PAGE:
Wednesday, November 16, 2011

Contract Killing: 'UK bombs its way to Libyan oil'

From: RussiaToday  | Nov 15, 2011


Kyle Bass - 'Only massive debt restructuring can save EU'

Kyle Bass is a hedge fund founder who saw the financial crisis coming and made a fortune from it - first from America's sub-prime mortgage crisis and then from betting that Greece would default.

Mr Bass told Sarah Montague that Germany cannot be expected to bail out the PIIGS countries - Portugal, Ireland, Italy, Greece and Spain, and that only a massive write-down in those countries' debts will solve the crisis.

click on image to thru to the video

Physical gold to trump ETFs by 500% in 2011


Physical gold will outsell ETFs by 500 per cent this year, Standard Bank’s Walter de Wet told the 8th Dubai City of Gold Conference today. Two years ago the position was completely reversed with physical gold sales running at only 20 per cent of ETFs.

‘It’s a complete flip from ETFs to physical gold,’ he said. ‘And it seems to reflect people’s lack of trust in financial systems and the shift in investment flows towards Asia and the Middle East.’.....more

France under threat from euro debt crisis?

From: Euronews  | Nov 15, 2011

The EU targets rating agencies

From: Euronews  | Nov 15, 2011

Euro Bonds Burn

From The Hong Kong Standard:

Amid concern that the European debt crisis is escalating, Spanish bonds fell - pushing 10-year yields to a record relative to safe-haven German bunds.

Yields later continued the surge higher - to 6.27 percent - after a disappointing auction of Spanish bills. The key level is seen as 7 percent, where other debt-hit countries had to seek financial help from outside groups.

Italian securities also declined as premier-in-waiting Mario Monti faced political resistance in forming a Cabinet for his so-called technocrat government.

The extra yield investors demand to hold French, Belgian and Austrian debt instead of bunds widened to euro-era records after German Chancellor Angela Merkel's party voted to allow euro states to quit the currency area.

"At this stage there's fear," said Achilleas Georgolopoulos, a fixed- income strategist at Lloyds Bank Corporate Markets in London. "You have the same disbelief about Italian politics and that's apparent in Italian spreads widening today. Spain is following." on

Greek Bailout Explained

Sent to me from one of my clients.

 How a bailout package works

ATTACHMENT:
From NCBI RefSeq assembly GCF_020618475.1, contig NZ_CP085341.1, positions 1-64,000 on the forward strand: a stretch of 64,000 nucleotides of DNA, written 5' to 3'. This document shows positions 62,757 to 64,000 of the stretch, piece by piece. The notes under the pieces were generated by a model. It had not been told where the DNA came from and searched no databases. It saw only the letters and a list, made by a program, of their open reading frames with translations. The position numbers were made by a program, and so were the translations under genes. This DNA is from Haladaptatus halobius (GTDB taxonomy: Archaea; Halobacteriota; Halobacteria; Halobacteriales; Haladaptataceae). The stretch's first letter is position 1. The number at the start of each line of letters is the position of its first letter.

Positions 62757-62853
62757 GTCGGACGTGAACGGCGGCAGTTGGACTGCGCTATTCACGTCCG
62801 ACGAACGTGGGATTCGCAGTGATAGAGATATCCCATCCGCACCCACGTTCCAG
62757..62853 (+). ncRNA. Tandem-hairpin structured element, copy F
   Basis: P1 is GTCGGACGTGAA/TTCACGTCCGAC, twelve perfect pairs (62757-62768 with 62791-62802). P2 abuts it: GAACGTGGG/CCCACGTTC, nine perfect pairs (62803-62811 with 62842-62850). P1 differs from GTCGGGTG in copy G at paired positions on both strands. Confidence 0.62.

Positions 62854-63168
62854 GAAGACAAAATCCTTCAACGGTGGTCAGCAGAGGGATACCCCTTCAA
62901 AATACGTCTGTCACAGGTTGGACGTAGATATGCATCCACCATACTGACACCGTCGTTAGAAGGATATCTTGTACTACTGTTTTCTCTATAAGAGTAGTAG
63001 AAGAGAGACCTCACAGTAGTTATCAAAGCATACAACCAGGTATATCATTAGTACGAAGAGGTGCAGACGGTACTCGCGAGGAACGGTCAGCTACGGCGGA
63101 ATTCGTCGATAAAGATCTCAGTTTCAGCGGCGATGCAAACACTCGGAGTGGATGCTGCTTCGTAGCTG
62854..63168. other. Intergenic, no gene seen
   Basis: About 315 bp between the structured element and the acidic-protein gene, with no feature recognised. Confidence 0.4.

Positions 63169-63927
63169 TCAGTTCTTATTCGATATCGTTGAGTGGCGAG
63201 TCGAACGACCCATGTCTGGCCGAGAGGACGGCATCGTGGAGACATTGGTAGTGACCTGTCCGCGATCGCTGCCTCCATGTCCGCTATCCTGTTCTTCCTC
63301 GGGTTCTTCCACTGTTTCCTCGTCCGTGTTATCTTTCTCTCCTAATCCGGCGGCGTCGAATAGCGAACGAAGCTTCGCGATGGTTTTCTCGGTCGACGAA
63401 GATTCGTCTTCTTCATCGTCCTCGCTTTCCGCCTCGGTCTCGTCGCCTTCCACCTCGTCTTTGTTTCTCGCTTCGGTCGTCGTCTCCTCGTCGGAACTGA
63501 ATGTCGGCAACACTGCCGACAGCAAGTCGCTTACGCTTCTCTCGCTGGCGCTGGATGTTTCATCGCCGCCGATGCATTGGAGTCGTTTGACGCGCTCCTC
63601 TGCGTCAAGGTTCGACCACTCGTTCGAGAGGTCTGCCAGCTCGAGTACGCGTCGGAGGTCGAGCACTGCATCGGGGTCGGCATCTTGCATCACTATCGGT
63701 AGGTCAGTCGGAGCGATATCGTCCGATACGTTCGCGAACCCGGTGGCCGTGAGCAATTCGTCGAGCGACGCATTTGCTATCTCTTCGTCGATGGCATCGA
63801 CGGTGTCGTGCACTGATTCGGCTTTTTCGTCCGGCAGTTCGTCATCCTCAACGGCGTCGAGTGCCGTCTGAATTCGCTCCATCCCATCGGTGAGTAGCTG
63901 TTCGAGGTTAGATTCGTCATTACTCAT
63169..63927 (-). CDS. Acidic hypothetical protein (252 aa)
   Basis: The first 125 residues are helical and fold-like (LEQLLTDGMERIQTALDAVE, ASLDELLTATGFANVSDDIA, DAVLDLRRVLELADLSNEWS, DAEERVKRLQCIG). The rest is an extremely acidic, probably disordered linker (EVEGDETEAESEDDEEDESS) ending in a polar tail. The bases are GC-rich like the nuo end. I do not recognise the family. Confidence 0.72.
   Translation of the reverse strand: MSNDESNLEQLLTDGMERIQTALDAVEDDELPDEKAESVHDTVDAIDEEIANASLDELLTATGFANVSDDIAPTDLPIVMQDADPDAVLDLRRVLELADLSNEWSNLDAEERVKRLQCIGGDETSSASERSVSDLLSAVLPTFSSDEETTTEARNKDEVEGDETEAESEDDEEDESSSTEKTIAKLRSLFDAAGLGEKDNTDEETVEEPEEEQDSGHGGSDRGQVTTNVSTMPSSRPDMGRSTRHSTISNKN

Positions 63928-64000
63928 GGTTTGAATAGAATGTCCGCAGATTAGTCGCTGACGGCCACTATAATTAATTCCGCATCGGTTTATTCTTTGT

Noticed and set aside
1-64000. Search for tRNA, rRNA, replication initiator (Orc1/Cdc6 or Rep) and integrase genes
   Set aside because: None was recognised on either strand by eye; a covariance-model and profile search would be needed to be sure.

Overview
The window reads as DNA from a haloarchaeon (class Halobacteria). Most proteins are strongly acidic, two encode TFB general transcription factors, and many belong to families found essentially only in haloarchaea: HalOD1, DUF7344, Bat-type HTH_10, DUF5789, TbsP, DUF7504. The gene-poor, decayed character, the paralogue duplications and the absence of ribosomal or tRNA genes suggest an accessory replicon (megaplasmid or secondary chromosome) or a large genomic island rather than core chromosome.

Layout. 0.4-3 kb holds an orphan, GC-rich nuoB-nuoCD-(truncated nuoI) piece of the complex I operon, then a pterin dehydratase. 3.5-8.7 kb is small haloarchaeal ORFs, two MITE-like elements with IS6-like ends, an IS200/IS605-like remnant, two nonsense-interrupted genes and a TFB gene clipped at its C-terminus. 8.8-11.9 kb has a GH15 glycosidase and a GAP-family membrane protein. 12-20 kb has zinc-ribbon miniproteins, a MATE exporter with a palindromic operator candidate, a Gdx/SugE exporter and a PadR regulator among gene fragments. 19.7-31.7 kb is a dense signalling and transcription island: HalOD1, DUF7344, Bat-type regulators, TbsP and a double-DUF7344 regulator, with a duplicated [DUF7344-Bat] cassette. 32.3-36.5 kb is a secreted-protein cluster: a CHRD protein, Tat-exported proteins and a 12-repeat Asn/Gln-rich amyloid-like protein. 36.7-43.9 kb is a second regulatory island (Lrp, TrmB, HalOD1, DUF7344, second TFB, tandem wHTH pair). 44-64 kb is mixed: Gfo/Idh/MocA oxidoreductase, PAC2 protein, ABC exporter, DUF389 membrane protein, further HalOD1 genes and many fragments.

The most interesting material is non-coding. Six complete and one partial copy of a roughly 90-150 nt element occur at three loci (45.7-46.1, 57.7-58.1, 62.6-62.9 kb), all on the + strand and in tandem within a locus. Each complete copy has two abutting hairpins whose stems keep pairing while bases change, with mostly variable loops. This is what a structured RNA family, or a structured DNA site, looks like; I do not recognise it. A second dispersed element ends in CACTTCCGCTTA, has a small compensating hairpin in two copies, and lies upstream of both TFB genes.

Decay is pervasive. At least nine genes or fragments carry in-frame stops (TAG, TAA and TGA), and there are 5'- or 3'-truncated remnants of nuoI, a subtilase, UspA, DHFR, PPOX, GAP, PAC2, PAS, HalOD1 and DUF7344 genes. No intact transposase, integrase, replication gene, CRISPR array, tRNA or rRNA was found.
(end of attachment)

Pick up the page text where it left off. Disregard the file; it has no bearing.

It is a slow day in a little Greek Village. The rain is beating down and the streets are deserted. Times are tough, everybody is in debt, and everybody lives on credit. On this particular day a rich German tourist is driving through the village, stops at the local hotel and lays a €100 note on the desk, telling the hotel owner he wants to inspect the rooms upstairs in order to pick one to spend the night.

The owner gives him some keys and, as soon as the visitor has walked upstairs, the hotelier grabs the €100 note and runs next door to pay his debt to the butcher. The butcher takes the €100 note and runs down the street to repay his debt to the pig farmer. The pig farmer takes the €100 note and heads off to pay his bill at the supplier of feed and fuel. The guy at the Farmers' Co-op takes the €100 note and runs to pay his drinks bill at the taverna. The publican slips the money along to the local prostitute drinking at the bar, who has also been facing hard times and has had to offer him "services" on credit. The hooker then rushes to the hotel and pays off her room bill to the hotel owner with the €100 note. The hotel proprietor then places the €100 note back on the counter so the rich traveller will not suspect anything.

At that moment the traveller comes down the stairs, picks up the €100 note, states that the rooms are not satisfactory, pockets the money, and leaves town. No one produced anything. No one earned anything. However, the whole village is now out of debt and looking to the future with a lot more optimism. And that, Ladies and Gentlemen, is how a bailout package works.

Keiser Report: Corporations Fear OWS

By on Nov 15, 2011

This week, Max Keiser and co-host, Stacy Herbert, discuss the Good, The Bad and the Schwing Schwing of making companies scared by putting risk back onto their balance sheet. They also discuss clients getting smoked through massive ploys in the commodity markets.

In the second half of the show, Max Keiser interviews Mike Maloney of about the latest in the precious metals market and about a $15 trillion Dow.